Palliative care for migrants in GermanySupport at the end of a long journey
Hussam Khoder, who has been a volunteer with the ambulatory care services at the Lazarus Hospice Berlin for seven years, will never forget the day in 2019 when a man from Iraq turned to him for help after checking his 7-year-old into a hospital. The man and his son had arrived in Germany after an arduous journey that involved crossing the Mediterranean Sea in the hopes of finding quality care for the boy, who was suffering from cancer. "The father had carried his son to Germany on his back," says Khoder.
Born to Palestinian parents in Lebanon, Khoder himself arrived in Germany when he was 20 years old. He was able to communicate with the man in Arabic and translated for doctors and caregivers who only spoke German. Khoder found a place in a palliative care home for the boy and read to the father and son from the Koran. "In the beginning, I would chat with the boy and play with him," says Khoder, who is 48. But the child grew weaker, and Khoder, who has two children of his own, then focused on assisting the father.
The doctors tried chemotherapy on the boy without success. As it became clear that the child had only weeks to live, Khoder and his agency succeeded in getting a permit for his mother to fly in from northern Iraq. After the boy passed away, she returned to Iraq with his body. "We consoled each other," says Khoder.
A desire to help
Khoder is a laboratory assistant by training and began his work in palliative care in 2013, when he found a leaflet at a Berlin mosque. Helping appealed to him, and he discussed the matter with his imam. Khoder contacted Lazarus and began training to give palliative care. Islam places great value on people who tend to the sick, says Khoder, and Muslim families have increasingly sought inpatient and outpatient palliative care despite interpretations of the Koran that have led some to believe that sick people should be cared for by relatives in their homes.
About 30,000 people a year spend the last weeks or months of their lives in Germany's palliative care homes, according to the Federal Statistical Office. Now, the German Hospice and Palliative Care Foundation has highlighted the importance of making volunteers aware of cultural differences when tending to the terminally ill.
Run by the Hoffnungstaler Foundation in Lobetal, Lazarus is one of several palliative care providers that specialise in tending to people from different cultural backgrounds. German health care insurers cover 95 per cent of the costs for terminally ill patients at hospices, which fund the remaining 5 per cent through donations. To be admitted, patients must submit a hospice referral from a doctor and prove that they have health insurance.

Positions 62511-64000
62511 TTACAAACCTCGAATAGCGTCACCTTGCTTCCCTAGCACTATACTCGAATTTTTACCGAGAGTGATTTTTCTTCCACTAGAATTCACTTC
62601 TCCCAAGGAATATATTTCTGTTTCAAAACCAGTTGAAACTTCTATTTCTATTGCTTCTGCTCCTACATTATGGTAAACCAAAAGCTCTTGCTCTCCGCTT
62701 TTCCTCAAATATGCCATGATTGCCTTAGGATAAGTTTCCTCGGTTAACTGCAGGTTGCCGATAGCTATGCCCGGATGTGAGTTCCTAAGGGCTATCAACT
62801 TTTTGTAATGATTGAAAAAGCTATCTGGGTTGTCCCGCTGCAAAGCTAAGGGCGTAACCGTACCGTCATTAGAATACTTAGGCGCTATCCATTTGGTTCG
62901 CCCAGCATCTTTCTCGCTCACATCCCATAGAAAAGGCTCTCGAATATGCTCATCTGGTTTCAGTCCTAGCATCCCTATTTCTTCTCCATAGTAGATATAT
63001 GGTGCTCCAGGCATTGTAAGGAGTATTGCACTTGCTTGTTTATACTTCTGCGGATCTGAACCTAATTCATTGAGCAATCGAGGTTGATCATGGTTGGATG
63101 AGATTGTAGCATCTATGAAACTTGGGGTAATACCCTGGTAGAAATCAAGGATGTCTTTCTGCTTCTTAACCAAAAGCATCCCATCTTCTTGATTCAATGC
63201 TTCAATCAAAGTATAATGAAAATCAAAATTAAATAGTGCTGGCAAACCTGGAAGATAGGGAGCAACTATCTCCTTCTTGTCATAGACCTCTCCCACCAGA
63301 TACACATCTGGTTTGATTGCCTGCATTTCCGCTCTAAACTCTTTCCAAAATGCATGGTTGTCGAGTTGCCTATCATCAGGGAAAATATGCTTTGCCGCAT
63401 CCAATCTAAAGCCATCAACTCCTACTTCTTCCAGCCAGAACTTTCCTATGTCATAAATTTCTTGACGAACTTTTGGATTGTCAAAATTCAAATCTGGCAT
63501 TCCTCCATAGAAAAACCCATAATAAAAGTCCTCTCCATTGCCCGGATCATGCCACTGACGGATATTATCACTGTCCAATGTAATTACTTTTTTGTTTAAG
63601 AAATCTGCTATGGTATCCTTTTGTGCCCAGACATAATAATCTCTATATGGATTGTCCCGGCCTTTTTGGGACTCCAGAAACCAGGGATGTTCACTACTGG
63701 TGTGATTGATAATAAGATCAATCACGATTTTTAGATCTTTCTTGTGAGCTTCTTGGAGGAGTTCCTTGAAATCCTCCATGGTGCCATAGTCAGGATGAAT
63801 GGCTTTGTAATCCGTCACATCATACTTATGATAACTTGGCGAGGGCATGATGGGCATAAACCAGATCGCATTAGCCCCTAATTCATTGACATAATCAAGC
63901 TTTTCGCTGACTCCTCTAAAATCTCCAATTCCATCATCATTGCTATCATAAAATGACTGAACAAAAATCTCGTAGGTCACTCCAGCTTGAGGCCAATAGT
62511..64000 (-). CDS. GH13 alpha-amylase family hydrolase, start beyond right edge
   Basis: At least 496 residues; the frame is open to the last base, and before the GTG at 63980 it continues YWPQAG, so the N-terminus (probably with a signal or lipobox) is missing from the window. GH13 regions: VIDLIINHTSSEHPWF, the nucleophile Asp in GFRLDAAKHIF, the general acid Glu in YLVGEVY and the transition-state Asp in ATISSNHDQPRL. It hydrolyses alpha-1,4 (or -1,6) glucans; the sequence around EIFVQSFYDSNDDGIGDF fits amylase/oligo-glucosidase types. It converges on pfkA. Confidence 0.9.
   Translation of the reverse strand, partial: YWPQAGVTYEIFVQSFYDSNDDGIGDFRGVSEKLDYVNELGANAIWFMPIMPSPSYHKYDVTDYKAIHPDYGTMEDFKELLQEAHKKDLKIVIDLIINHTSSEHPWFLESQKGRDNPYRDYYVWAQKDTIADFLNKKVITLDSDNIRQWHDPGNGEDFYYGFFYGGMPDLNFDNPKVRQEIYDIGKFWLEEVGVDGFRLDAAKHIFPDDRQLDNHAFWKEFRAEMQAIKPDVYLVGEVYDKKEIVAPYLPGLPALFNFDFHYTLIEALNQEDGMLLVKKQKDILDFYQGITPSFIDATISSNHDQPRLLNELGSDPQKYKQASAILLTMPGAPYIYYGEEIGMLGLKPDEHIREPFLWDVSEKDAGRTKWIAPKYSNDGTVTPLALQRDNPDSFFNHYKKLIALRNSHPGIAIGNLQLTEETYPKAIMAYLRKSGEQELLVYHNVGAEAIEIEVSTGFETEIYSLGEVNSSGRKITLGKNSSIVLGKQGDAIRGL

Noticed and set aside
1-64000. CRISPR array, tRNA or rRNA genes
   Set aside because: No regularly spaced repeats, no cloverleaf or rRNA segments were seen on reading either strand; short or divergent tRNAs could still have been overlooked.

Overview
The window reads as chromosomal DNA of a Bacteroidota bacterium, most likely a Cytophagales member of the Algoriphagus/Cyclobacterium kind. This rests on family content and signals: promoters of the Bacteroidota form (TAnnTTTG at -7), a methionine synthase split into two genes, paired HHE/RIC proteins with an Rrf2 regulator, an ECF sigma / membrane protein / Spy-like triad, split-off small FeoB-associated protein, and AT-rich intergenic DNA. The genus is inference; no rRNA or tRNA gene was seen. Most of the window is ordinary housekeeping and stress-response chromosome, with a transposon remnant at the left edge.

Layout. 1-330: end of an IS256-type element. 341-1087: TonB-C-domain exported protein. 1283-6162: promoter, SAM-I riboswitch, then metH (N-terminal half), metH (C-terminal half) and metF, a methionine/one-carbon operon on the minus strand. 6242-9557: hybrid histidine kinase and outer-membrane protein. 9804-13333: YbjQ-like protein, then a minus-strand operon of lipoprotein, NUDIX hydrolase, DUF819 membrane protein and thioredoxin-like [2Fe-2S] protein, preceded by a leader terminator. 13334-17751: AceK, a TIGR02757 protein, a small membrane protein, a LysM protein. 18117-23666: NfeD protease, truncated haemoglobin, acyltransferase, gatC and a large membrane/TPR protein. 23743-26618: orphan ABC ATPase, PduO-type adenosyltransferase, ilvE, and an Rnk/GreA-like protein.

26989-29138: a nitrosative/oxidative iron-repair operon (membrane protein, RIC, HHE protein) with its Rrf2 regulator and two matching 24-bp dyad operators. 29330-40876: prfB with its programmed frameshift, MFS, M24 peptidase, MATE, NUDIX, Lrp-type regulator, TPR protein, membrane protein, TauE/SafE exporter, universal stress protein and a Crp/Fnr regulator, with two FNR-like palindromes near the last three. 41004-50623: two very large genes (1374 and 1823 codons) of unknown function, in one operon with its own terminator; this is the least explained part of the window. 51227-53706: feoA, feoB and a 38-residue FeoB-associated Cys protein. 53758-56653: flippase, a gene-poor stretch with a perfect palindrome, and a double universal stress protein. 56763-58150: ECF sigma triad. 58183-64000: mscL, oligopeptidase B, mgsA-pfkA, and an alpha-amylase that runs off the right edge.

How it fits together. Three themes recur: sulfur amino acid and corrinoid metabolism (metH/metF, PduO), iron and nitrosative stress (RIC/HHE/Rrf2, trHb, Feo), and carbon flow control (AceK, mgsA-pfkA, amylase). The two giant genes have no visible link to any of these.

Sensitivity so vital
Elizabeth Schmidt-Pabst, a 43-year-old nurse from the United States who has lived in Berlin for over 20 years, manages volunteers for Lazarus. The agency runs a programme for people who may require care attuned to their cultural needs. The website offers information in German, Turkish, Polish, Arabic and English, and volunteers tend to Berlin's diverse communities in languages that patients can understand — from Vietnamese to Romani.
"We often receive calls when people are on their own and in need of someone who speaks their native language," says Schmidt-Pabst. She adds that the ability to communicate with caregivers is often more important to patients than receiving assistance specific to their religions.
Schmidt-Pabst says many patients from abroad arrive in Germany with high expectations of health care in this country. Though doctors in Germany do their best for patients, she says, sometimes nothing helps. In such cases, patients will receive the best possible palliative care to treat the pain and other symptoms rather than attempt in vain to cure them. Schmidt-Pabst says communicating the hospice's approach to patients can sometimes prove complicated.
Lazarus tends to about 150 patients per year, says Schmidt-Pabst, about one in four of whom were born abroad or had a parent or grandparent who was. Outpatient palliative care is free for patients. This service generally includes counselling, assistance and referrals to different doctors. German hospitals partially fund these services. Yet "volunteers form the backbone of outpatient hospice care," says Schmidt-Pabst, adding "we are always looking for volunteers to join, like all palliative care agencies."
Advances in palliative care
It has been a busy decade for advances in palliative care in Germany. A decade ago, about 50 palliative care agencies wrote and signed a charter on caring for gravely and terminally ill patients in Germany. The document emphasises that every patient holds unique value.
In 2017, the Federal Ministry for Family Affairs, Senior Citizens, Women and Youth convened a panel on the intercultural aspects of palliative care. In 2019, a group of medical researchers from Göttingen University published a comprehensive report on intercultural hospice and palliative care. They concluded that people who were born abroad or have at least one parent or grandparent who was born outside Germany tend to use hospice and palliative services less than other Germans. The researchers urged a greater focus on ensuring that medical staff and caregivers possess the relevant language skills, cultural sensitivity and awareness to engage with diverse communities.
In 2018, Rabia Bechari, a Muslim nurse and emergency caregiver who began her career in Germany's Christianity-based medical organisations, co-founded an organisation focused on intercultural and religious awareness in palliative care in the western city of Offenbach. "We trained up 15 volunteers until March," says Bechari. "But then the coronavirus pandemic hit."
Bechari says there is great need for Muslims in hospice and palliative care in Germany. "It is overdue that we provide this service," she says.
© Deutsche Welle 2020